From 2009-2011, Uzi Arad was national security adviser to Israeli Prime Minister Benjamin Netanyahu. Now he is contradicting his former boss by speaking publicly in support of the nuclear agreement between Iran and the P5+1 (the US, UK, France, Russia, China, and Germany).
“My position is in support of preserving the agreement and strengthening the agreement,” Arad said on Monday, in a conference call hosted by the dovish Jewish-American group J Street. Read more at LobeLog
My report for IPS on the resumption of Israeli-Palestinian peace talks and the J Street conference.
This week’s piece in Souciant reminds my readers that I don’t write the headlines there. The piece actually follows up my article last week on Greta Berlin, the Christian letter regarding aid to Israel and anti-Semitism. This time, though, I single out J Street, unfortunately, for its sad behavior regarding the US role in resolving the Israeli-Palestinian conflict.
This week’s Souciant pieceis up. In it, I look at what was perhaps the high point for me of this year’s J Street conference, the words of new Meretz chairwoman, Zehava Gal-
Meretz chairwoman, Zehava Gal-On
On. Meretz has been reduced to a tiny party in the Knesset, but a voice as powerful and clear as Gal-On’s really does have the potential to start shifting Israeli discourse away from its current, fascist direction.
This article originally appeared on LobeLog.
Four years ago, there was some hope in Washington that J Street, the self-proclaimed “pro-Israel, pro-peace” Jewish lobbying group, could someday provide a
J Street President, Jeremy Ben-Ami addressing the crowd at J Street's third conference
counterweight to the American Israel Public Affairs Committee (AIPAC).
No one expected J Street to seriously challenge AIPAC after just four years. But the organization’s track record to date gives some cause for concern with regard to the direction its heading in.
J Street has had some controversial missteps in its time. For example, its waffling on the Israeli attack on Gaza in 2008-09, and its dissembling response when it was revealed that left-wing magnate George Soros had been one of its key initial funders.
This time their investment in Peter Beinart presented a hurdle for them. Beinart published an op-ed in the New York Times calling for what he regrettably termed “Zionist BDS,” which is simply a new name for a policy long advocated by left-wing groups like Jewish Voice for Peace and more center-left groups likeAmericans for Peace Now. It basically advocates for the boycott of settlement products, services and venues.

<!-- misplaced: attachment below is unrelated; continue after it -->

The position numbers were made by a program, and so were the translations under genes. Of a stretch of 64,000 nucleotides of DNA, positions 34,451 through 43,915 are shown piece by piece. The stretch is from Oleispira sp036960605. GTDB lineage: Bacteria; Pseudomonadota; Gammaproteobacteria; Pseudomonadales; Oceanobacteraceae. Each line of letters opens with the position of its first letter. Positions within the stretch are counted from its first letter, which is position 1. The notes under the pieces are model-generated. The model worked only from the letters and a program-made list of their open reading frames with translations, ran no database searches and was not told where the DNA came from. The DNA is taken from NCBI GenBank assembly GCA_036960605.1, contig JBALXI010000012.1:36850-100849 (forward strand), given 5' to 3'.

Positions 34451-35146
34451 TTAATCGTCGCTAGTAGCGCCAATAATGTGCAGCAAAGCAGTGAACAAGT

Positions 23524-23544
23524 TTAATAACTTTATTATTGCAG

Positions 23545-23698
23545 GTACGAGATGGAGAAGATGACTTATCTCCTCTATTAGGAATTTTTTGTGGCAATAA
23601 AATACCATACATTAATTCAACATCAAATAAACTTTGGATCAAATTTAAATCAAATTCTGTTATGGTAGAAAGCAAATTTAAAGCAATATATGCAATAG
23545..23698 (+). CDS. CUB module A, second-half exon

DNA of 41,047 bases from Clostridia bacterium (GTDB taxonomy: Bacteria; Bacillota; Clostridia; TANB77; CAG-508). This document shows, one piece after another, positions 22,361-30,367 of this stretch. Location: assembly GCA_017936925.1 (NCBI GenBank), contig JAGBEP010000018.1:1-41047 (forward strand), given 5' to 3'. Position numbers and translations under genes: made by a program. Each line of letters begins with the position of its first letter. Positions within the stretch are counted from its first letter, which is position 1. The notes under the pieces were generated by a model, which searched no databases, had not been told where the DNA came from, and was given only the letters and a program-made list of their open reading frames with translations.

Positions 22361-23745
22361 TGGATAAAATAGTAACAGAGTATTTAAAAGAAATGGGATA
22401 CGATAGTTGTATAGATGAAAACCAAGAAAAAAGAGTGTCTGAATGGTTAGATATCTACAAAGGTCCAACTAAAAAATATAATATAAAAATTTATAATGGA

Just a few days before Beinart appeared as one of the key figures at their conference, J Street President Jeremy Ben-Ami gave an interview to Iran/Israel hawk Jeffrey Goldberg where he strongly criticized Beinart’s stance. The result, which became apparent when the issue came up during one of the plenaries, was to split the conference audience over the issue. Continue reading
My report for Inter Press Service on the J Street conference is up and running. This one reports on some highlights of the conference. I hope to write more about it in the next few days, giving more of an analysis of the conference.
Just to let my readers know, I’m covering the J Street conference, starting tonight (indeed, I’m writing this from the opening plenary). I’ll be writing it up for Inter Press Service, and hopefully blogging some things afterward as well. I’ll also be live tweeting, so you can follow me on Twitter @MitchellPlit or on Facebook.
But I think it bears noting that J Street has no more guarantee of my objectivity, or that I’ll write a positive article about the conference, than AIPAC did (other than my own integrity). They had no problem letting me in, and good for them. It just serves as a further counterpoint: J Street has a lot more to worry about with negative press than AIPAC, yet somehow big, tough AIPAC was scared of little old me. Look here and see if you think their fear was justified.
Anyway, I’ll do everything I can to keep you posted on this conference. With Jeremy Ben-Ami having just heavily criticized the rock star of the group, Peter Beinart, in an interview with Jeffrey Goldberg in the Atlantic, it’s not exactly off to a promising start. And the key Obama Administration speaker, Anthony Blinken, is a considerable step down from Dennis Ross last year, and even more so from Jim Jones, the National Security Adviser at the time, at their first conference. But we’ll see….